Underground Urbanism

With 5.6 million residents packed into an area about two-thirds the size of New York City, space is already at a premium on the island of Singapore. What's more, the city-state's government expects its population to grow by an additional 1.3 million people by 2030.

To meet the needs of all those people, Singapore is solidifying its place as a world leader in underground urbanism — innovative design projects that utilize underground spaces.

Singapore is already home to a large underground network of trains, shopping centers, and passenger tunnels, as well as a five-lane underground highway — the Marina Coastal Expressway — which accounts for 10 percent of its expressways.

The construction of Singapore's Underground Ammunition Facility, to store live ammunition and explosive, reportedly freed up an equivalent of 400 football fields' worth of space above ground. Meanwhile, the city-state's underground district cooling network — reportedly the world’s largest — not only frees up space, but also saves on costs and reduces carbon emissions, according to a Singapore Power press release.

The Future Below Our Feet

Singapore's downward growth is far from finished. The city-state is investing $188 million in underground technology research and development, and in 2019, the government expects to unveil pilot areas of its master plan for underground spaces. Potential projects include the relocation of utility lines, the creation of water reservoirs, and the expansion of rail networks.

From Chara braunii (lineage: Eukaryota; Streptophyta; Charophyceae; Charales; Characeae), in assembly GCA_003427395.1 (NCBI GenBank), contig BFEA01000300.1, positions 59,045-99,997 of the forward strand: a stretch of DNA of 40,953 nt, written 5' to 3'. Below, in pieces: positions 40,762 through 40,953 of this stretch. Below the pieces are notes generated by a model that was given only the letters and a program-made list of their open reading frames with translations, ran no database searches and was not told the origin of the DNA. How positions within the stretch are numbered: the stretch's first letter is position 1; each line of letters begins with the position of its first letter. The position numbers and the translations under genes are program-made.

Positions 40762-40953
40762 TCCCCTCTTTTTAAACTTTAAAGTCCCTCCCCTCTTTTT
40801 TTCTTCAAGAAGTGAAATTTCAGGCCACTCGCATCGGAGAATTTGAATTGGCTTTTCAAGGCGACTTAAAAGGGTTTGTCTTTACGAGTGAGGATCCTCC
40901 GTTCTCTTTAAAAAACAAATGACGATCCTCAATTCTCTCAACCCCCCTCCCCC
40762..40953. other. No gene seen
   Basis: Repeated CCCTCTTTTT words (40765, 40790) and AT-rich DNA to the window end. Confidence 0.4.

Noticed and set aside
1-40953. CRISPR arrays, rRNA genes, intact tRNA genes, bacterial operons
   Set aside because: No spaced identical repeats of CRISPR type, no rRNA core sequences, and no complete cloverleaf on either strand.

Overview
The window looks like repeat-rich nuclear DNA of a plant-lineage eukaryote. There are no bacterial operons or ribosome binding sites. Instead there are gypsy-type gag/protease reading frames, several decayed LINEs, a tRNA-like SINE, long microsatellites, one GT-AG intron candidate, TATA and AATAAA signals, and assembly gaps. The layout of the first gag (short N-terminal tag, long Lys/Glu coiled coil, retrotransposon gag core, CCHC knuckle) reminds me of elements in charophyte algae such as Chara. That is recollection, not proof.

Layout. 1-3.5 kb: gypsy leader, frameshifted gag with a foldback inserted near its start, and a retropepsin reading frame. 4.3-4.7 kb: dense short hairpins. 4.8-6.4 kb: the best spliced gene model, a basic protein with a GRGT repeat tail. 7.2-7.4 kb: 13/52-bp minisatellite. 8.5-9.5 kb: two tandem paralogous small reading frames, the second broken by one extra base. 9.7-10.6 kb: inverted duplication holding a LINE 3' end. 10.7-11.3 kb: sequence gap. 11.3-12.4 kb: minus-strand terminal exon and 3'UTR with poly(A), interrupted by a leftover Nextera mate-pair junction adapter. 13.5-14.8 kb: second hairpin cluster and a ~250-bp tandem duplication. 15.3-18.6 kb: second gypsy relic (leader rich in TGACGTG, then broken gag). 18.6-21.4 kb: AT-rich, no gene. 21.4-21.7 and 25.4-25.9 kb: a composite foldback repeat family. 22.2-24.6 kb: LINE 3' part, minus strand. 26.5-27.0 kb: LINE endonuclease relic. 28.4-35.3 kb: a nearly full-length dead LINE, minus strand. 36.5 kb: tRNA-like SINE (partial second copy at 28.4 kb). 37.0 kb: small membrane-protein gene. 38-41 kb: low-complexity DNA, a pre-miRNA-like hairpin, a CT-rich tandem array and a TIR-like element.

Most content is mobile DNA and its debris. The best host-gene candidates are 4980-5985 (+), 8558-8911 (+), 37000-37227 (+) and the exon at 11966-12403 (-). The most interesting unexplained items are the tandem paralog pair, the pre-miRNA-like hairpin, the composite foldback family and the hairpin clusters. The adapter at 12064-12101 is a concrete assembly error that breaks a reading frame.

Singapore is wise to invest the necessary time and money into research and development before breaking ground on any projects. Not only are upfront costs higher when building underground, but mistakes can be more costly as well.

“If you are going to build underground, you should do it properly,” Mark Wallace, an engineer for ARUP, told Smithsonian.com. “Tall buildings are dead easy to take down. The underground? Not so easy."

If Singapore's future underground projects are successful, they could go a long way toward helping the city-state cope with its influx of new residents. They could also serve as a template for other cities to follow. The Earth's population is expected to soar to 9.8 billion by 2050, and living and working underground could be our best option for dealing with the inevitable overcrowding of urban areas.

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